For half a century, Cecil College has been transforming lives through learning and creating career pathways for county residents. For one young lady from Perryville, choosing Cecil College has opened doors to a passion of service she could not have foreseen.
“I love working with my students, and that wouldn’t have been possible if not for Cecil College. It afforded me a chance to discover what I wanted to do and the classes were as challenging and rigorous as any four-year college,” said Dezzarae Crosler, who is a Special Education teacher focused on language and literature for sixth graders at Glasgow Middle School in the Fairfax County Public School District in Virginia.
Crosler, the daughter of Ronald and Quinna Crosler of Perryville, is excited and passionate when talking about her students. She works with more than 100 special-needs students daily, specializing in autistic children. She has three co-taught classes along with two self-contained and one reading intervention class.
“It is exciting to be a young-adult in front of a classroom who is taking what I learned at Cecil College and Towson University, and putting it into practice,” said Crosler, a Perryville High School graduate.
Crosler attended Cecil College from August 2012 through May 2015 with the assistance of the Pythian Sisters Scholarship. She went on to complete her bachelor’s degree at the Harford County Campus of Towson University, where she excelled and was recruited for her position even before graduating. She graduated with dual degrees in Special Education and Elementary Education.
“If not for Cecil College, I don’t know if I would have accomplished everything I have. The faculty, staff, and students gave me the confidence and the time to discover what is best for me,” said Crosler.
Crosler entered Cecil College as a general study major with an eye on law school. After working a semester at a local law firm, she realized practicing law wasn’t for her. While exploring other avenues, she began talking with education faculty only to discover a real love for teaching and helping others.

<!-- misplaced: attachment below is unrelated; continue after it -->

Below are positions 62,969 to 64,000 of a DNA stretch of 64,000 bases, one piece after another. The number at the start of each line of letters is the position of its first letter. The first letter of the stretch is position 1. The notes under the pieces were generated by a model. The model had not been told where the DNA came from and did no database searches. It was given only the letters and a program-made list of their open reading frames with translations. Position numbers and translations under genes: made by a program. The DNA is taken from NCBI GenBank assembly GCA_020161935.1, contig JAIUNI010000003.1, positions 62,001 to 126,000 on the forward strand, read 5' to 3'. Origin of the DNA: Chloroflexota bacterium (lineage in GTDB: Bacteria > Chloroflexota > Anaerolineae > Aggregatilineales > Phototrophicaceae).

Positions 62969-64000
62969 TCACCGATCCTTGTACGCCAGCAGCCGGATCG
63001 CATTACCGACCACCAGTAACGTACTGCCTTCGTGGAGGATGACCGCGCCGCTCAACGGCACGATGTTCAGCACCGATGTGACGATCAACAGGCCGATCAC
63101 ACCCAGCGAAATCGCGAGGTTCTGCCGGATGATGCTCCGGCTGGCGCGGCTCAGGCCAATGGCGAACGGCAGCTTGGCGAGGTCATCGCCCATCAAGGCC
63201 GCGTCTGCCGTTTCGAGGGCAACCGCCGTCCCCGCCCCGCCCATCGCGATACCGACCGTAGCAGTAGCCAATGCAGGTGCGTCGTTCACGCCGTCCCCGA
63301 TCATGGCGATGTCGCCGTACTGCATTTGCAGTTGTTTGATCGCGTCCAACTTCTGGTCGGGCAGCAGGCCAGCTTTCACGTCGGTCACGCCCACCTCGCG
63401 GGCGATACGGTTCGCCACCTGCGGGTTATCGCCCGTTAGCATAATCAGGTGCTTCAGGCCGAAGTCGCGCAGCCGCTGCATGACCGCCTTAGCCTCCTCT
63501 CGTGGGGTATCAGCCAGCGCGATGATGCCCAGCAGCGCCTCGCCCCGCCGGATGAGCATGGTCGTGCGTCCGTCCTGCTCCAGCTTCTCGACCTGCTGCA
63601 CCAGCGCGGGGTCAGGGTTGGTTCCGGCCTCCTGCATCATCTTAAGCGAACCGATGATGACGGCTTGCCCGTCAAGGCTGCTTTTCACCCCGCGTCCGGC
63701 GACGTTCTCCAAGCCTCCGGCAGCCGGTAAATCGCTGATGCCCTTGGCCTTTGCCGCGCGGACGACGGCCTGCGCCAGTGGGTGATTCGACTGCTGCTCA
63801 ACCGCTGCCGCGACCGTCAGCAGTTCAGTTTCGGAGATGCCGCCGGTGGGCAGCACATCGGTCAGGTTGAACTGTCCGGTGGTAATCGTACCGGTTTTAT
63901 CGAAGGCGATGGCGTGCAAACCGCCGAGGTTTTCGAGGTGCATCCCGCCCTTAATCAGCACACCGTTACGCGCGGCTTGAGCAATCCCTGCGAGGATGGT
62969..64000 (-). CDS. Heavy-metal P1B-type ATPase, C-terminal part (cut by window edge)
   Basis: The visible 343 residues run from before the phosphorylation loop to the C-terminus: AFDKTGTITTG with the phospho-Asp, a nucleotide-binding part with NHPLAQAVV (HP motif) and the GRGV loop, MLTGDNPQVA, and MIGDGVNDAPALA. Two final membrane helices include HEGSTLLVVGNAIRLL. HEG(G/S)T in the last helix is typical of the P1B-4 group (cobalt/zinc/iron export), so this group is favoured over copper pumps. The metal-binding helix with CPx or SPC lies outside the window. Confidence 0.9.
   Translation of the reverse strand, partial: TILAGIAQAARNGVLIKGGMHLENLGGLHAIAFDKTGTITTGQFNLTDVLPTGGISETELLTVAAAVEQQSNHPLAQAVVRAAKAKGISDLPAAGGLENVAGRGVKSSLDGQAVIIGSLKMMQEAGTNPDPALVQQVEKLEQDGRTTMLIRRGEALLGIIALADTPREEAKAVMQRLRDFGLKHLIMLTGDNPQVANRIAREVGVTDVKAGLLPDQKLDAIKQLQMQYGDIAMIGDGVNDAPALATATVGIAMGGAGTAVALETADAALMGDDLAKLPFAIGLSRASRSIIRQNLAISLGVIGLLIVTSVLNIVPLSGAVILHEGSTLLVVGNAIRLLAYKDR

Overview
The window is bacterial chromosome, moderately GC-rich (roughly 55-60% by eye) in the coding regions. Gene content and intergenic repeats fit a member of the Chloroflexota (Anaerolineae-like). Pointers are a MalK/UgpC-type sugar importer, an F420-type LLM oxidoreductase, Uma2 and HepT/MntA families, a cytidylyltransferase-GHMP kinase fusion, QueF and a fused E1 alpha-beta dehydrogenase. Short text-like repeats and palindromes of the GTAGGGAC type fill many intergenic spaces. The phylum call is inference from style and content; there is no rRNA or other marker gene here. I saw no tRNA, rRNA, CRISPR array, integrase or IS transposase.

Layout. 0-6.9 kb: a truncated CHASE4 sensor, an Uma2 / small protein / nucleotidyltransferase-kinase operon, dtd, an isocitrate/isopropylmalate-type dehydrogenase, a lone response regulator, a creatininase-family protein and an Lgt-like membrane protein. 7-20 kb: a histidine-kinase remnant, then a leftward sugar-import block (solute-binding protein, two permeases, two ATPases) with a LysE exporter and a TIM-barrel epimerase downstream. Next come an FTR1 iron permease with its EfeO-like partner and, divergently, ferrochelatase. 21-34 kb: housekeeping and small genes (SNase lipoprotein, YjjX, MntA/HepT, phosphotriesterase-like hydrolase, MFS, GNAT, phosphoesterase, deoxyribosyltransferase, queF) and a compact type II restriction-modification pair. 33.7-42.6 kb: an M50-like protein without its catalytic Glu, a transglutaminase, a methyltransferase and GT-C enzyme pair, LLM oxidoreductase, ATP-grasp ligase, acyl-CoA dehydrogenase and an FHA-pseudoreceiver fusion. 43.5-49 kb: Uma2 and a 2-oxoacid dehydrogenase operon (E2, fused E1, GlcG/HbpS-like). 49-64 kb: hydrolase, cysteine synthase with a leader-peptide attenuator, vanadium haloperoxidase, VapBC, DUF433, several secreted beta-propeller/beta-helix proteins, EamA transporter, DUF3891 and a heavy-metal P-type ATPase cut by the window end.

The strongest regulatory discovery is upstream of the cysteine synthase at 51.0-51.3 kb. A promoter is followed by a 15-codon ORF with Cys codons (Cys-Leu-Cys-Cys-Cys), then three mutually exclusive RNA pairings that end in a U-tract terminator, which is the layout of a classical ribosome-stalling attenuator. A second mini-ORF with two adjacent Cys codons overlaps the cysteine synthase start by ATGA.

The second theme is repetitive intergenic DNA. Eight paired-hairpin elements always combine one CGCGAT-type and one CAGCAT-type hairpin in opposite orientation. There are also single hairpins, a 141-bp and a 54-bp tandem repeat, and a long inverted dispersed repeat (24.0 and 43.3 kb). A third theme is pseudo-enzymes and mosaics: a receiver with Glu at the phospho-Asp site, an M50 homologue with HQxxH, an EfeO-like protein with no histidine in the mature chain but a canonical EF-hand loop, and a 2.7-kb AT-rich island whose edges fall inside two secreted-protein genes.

“The first semester I went to Cecil College I didn’t get involved. But then, I started talking to my professors and other students. They opened my eyes to all the possibilities and the benefits of getting involved. Attending Cecil College and living at home relieved the pressure of being on my own. It gave me unique opportunities that I don’t think I would have found at a four-year college,” said Crosler.
And get involved she did. Crosler joined the Student Leadership Council, worked as a Cecil Student Ambassador in admissions, and presented to the Board of Trustees. She also traveled to Annapolis as a student advocate to address state lawmakers on the importance of supporting community colleges.
Back in the classroom, her elementary education instructors became a significant influence on her career path and desire to be an even strong advocate for education.
“We were taught by a lot of adjuncts who came from a teaching background. They worked in elementary and middle schools and were able to provide more than just theory. They gave me insight on what to expect, what to look forward to, and how I can make a difference in the lives of so many,” said Crosler, who turned 23 this year. “I always tell people going to Cecil College was the best decision I made and it opened doors that otherwise wouldn’t have been open for me. I am now a huge advocate for the community college.”
The other aspect of community colleges she feels passionate about promoting is affordability. While her co-workers struggle to pay their student loans, she appreciates how attending Cecil College helped her get established in her career without significant debt.
“I don’t think I would have been able to afford to move to and live in Virginia if I had all the debt that comes with going to a four-year college right out of high school,” said Crosler. She is hoping to have the opportunity to come back and talk with Cecil County high school students about the benefits of going to college locally.